"Brilliant...Evenson manages to capture madness with a masterful tone. The specific genius o f Fugue Sta te rests in subtlety, in Evenson's ability to maintain suspense, dread and paranoia through utter linguistic control." --Time Out New York "19 satisfying and surreal stories...packed with subtly hilarious sentences."-- Cleveland Plain Dealer "Brian Evenson is one of the treasures of American story writing, a true successor both to the generation of Coover, Barthelme, Hawkes and Co., but also to Edgar Allan Poe."--Jonathan Lethem "The stories in this collection will thrill, unsettle, and captivate. Read more...
Illustrated by graphic novelist Zak Sally, Brian Evenson's hallucinatory and darkly comic stories of paranoia, pursuit, sensory deprivation, amnesia, and retribution rattle the cages of the psyche and peer into the gaping moral chasm that opens when we become estranged from ourselves. From sadistic bosses with secret fears to a woman trapped in a mime's imaginary box, and from a post-apocalyptic misidentified Messiah to unwitting portraitists of the dead, the mind-bending world of this modern-day Edgar Allan Poe exposes the horror contained within our daily lives.
Brian Evenson is the author of the Edgar and International Horror Guild award-nominated novel The Open Curtain. Visit his website at www.brianevenson.com.
Publishers Weekly® Reviews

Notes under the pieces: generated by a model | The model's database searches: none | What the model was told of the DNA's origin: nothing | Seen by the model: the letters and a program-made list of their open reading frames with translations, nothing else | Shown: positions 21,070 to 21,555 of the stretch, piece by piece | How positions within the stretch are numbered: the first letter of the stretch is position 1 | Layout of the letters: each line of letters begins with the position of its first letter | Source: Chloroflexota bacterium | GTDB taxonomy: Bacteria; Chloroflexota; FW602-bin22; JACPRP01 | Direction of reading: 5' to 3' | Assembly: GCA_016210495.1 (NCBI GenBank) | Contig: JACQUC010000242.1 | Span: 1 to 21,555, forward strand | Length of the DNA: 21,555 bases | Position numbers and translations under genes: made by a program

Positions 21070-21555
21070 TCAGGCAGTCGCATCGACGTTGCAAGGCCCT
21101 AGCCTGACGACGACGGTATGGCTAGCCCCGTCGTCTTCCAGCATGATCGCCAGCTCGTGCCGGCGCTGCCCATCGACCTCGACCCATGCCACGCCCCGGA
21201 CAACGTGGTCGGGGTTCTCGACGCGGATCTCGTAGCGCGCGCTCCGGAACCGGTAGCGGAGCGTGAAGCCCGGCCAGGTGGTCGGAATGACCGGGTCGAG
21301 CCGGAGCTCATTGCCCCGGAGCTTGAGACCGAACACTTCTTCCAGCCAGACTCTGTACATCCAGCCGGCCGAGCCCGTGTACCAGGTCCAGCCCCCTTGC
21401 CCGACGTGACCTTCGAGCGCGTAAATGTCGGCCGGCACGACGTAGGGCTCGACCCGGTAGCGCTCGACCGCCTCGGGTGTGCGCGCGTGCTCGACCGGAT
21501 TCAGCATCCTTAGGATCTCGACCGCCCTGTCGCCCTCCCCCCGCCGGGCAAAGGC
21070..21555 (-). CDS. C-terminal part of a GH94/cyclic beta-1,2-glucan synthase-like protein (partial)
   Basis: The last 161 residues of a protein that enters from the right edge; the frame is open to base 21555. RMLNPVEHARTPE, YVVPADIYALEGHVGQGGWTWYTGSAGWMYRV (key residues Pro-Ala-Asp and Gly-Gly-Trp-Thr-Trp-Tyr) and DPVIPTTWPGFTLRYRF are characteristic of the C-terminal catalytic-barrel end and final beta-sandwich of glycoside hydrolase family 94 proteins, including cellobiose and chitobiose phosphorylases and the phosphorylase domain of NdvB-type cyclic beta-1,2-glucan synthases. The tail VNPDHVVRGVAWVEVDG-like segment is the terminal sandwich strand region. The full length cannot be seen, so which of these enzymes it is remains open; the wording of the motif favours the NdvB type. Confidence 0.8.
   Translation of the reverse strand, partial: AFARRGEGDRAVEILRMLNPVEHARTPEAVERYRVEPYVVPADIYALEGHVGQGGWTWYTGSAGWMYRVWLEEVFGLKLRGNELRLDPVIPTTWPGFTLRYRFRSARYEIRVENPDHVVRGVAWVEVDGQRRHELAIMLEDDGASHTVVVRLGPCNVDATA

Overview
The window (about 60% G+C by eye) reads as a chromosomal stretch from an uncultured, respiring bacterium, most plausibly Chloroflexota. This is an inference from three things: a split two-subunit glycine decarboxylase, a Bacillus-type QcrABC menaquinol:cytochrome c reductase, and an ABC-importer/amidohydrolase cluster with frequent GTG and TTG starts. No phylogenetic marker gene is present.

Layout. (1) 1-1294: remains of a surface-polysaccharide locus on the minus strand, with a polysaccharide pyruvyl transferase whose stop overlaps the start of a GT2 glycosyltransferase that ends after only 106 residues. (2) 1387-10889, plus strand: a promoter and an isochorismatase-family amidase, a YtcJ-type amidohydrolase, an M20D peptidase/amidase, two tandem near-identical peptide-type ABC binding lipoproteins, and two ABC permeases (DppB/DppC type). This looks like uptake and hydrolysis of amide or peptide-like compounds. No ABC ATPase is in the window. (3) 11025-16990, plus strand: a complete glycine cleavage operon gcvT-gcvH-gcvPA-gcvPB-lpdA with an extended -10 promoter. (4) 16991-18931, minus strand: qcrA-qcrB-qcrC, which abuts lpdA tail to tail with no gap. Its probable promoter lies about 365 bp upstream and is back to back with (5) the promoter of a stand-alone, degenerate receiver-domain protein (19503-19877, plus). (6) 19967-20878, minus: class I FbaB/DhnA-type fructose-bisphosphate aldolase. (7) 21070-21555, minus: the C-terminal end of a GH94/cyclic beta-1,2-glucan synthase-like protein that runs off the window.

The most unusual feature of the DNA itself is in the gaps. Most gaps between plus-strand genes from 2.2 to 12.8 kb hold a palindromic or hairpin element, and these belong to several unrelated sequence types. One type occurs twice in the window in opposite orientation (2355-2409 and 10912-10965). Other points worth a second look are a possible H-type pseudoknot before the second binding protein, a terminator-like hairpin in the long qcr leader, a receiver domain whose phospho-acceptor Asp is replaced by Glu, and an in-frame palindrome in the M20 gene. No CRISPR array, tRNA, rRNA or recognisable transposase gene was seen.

- Reviewed in: Publishers Weekly, page 36.
- Review Date: 2009-05-18
- Reviewer: Staff
Evenson (The Open Curtain) accesses dark, unusual facets of human frailty, powerlessness and fear in this collection, haunted by themes of amnesia, aphasia and creeping infirmity. Hecker, the protagonist of O’Henry Prize–winner “Mudder Tongue,” can’t control which words he says and is incapable of expressing even the nature of the problem to his daughter, who thinks he just needs to get out more. A similar terror informs the title story, in which a plague of amnesia afflicts the area where Arnaud lives. The stricken forget their own names, bleed from the eyes and mouth, then lapse into unconsciousness and death. Arnaud catches the illness, and as he makes his way through a landscape of quarantined apartments, looters and corpses, he interacts with the dead and soon-to-be-dead in an effort to try to remember what he is trying to accomplish. Other ailments make cameos—blindness in “Helpful,” insomnia in “Dread”—and the thematic anxiety is heightened by graphic novelist Sally’s foreboding black and white line illustrations. This intense, nightmarish collection captures the fear of night terrors, when one wakes in the middle of the night, unable to move. (July)